Determined to change course, Rowe reveals that his initial plan wasn’t to open up a studio but, in fact, to open five new venues across the UK that would be suited to bands and artists cutting their teeth on the touring circuit.
“Having talked to lots of young musicians and managers, I knew that there was a massive problem in the recording industry and the venue industry,” he elaborates. “I thought I’d use my influence and build five venues from scratch; we’ll make these amazing places where young people can come and learn their craft. However, I soon realised that to build these venues would take around 10 years, and I had all this spare time. I’d been in and out of recording studios for 25 years and I’ve seen the amount of time that’s wasted. So I decided that I would apply live technology and live thought processes in recording. A great example of that is the drumbrella, which you can lift six inches and entirely change the sound of the kit. That’s the idea behind the studio, to enable everyone to make records quicker. As we know, you don’t make as much money from records, so how can you come in, make a record quicker and go on tour for longer to make your money?”
As with virtually every aspect of Rowe’s career to date, his ideas and ambitions are restricted only by the limits of his imagination. When he tells us he wants Kyoto to help uncover the Reading Festival headliners of the future he means it and believes it intensely. His enthusiasm in that mission is infectious, and with the time and effort that has been ploughed into Kyoto, there’s little reason to question it. He knows that the obstacles that have afflicted so many revered and long-established studios still exist, yet the challenges they pose just add fuel to the fire.
“I love counter culture,” he beams. “If recording studios are closing down at the rate they are, which is quite terrifying, then it’s extremely important that new ones are built. We have this self-belief that we can make this work if it’s great. This was a long and hard process and my heart says we have something very special. As soon as people walk in there is a sense that this is something different and it defies expectations. One of the main reasons other studios are shutting down is that business rates are outrageous. Rent is outrageous. We own the land here, so we can do what we want. We knew we needed to be in full control; to be the guardians of our own future.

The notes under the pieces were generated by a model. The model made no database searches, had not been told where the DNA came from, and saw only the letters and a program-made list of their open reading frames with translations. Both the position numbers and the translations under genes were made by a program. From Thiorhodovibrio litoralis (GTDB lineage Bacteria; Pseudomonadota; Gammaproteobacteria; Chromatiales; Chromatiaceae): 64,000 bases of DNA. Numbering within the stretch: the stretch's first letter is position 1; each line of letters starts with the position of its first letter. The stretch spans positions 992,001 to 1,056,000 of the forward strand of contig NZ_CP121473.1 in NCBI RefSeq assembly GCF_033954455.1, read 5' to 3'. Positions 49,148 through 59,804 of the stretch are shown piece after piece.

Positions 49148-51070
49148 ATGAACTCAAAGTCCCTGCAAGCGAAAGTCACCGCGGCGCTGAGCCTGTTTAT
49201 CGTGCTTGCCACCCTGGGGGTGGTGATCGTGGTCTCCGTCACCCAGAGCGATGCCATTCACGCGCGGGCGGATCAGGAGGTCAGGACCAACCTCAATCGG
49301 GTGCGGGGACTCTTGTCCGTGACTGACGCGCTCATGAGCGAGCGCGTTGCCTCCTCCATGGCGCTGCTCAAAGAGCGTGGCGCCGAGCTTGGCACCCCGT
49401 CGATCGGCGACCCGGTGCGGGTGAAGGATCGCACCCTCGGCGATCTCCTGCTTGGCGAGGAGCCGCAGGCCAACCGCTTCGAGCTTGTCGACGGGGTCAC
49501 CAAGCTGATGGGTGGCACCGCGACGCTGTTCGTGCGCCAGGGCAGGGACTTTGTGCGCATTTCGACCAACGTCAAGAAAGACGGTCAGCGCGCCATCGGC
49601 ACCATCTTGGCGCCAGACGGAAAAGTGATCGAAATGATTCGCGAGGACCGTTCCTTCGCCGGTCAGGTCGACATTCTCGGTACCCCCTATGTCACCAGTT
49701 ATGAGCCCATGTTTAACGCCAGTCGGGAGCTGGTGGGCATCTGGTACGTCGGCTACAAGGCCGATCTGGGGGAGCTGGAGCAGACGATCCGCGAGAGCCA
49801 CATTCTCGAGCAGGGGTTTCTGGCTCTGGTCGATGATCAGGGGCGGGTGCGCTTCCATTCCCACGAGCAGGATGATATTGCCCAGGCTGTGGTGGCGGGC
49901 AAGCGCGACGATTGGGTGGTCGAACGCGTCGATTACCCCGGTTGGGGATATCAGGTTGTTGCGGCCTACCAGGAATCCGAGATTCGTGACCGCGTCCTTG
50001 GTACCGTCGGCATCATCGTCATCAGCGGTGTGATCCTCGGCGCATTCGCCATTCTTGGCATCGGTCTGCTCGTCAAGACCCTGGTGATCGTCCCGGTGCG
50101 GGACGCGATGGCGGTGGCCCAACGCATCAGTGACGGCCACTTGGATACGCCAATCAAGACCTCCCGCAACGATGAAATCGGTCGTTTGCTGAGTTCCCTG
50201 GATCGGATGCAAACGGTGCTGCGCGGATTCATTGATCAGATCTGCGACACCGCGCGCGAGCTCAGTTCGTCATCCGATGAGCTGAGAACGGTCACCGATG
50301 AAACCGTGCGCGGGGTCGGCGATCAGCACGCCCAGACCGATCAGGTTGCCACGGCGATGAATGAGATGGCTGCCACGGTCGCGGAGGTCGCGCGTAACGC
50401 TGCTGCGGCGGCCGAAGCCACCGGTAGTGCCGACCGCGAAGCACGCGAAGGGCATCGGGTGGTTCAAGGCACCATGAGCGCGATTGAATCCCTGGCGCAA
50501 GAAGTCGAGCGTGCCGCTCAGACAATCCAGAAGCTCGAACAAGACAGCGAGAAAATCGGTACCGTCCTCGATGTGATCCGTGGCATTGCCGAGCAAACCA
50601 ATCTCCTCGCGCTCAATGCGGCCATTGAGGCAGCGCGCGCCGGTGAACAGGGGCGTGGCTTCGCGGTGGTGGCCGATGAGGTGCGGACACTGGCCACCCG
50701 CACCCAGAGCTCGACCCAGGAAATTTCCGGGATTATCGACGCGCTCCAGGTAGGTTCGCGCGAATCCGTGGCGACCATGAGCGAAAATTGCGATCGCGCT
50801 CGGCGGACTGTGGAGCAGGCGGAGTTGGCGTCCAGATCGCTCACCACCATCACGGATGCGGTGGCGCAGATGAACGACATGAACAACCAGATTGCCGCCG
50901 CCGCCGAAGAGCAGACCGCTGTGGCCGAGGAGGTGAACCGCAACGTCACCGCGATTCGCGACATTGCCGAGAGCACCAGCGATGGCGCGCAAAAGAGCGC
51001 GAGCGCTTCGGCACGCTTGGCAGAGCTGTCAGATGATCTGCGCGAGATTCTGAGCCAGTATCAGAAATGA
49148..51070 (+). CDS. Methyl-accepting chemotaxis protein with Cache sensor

“I’ll be delighted if the future festival headliners come here, make their records and get to that point in their career. It’s tough out there, tougher than it ever was before. When managers, producers, record companies and publishers sit down and think about making records, my ambition is for them to think, well, we’ve got a band and they are recording drums, let’s send them to Kyoto. I would love every drummer to want to come here. The drumbrella is fucking phenomenal, so even if bands only want to come here to record drums, they can do that. And if we become the best drum recording studio, that’s alright for me. We just want everyone to enjoy the creative process and for people to come here and soak it up.”
As Rowe prepares to escort us from the tranquil surroundings of Kyoto, we leave with no doubt not only as to the lofty ambitions of this unique studio and management offering, but also the top tier nature of the facilities. The love and commitment that has been poured into the place crackles in the air, and if anywhere is going to put the Reading Festival headliners on the right track, it’s here. Just one question remains. Why is it called Kyoto?
“Good question, stupid answer,” Rowe smiles. “Kyoto was the original capital of Japan. And before I continue, I just want to clarify that I’m not spiritual. I don’t believe in God, but I am quite Buhddist in my approach to life. And the closest I ever got to spirituality was in Kyoto. It is one of the most beautiful places on Earth. When I was thinking about what I wanted to do next with my life I wrote the name down – originally as a band name for someone – and then I thought, no, I’ll keep it for myself. Everyone knows about the cherry blossoms forming in Kyoto and the romanticism, and I’m a massive fan of Japanese art and culture. That sense of spirituality has manifested itself in this place, I hope. There are three rules our management company live by: give artists space to be creative, give them time to develop and give them encouragement. That’s our philosophy with everything here.”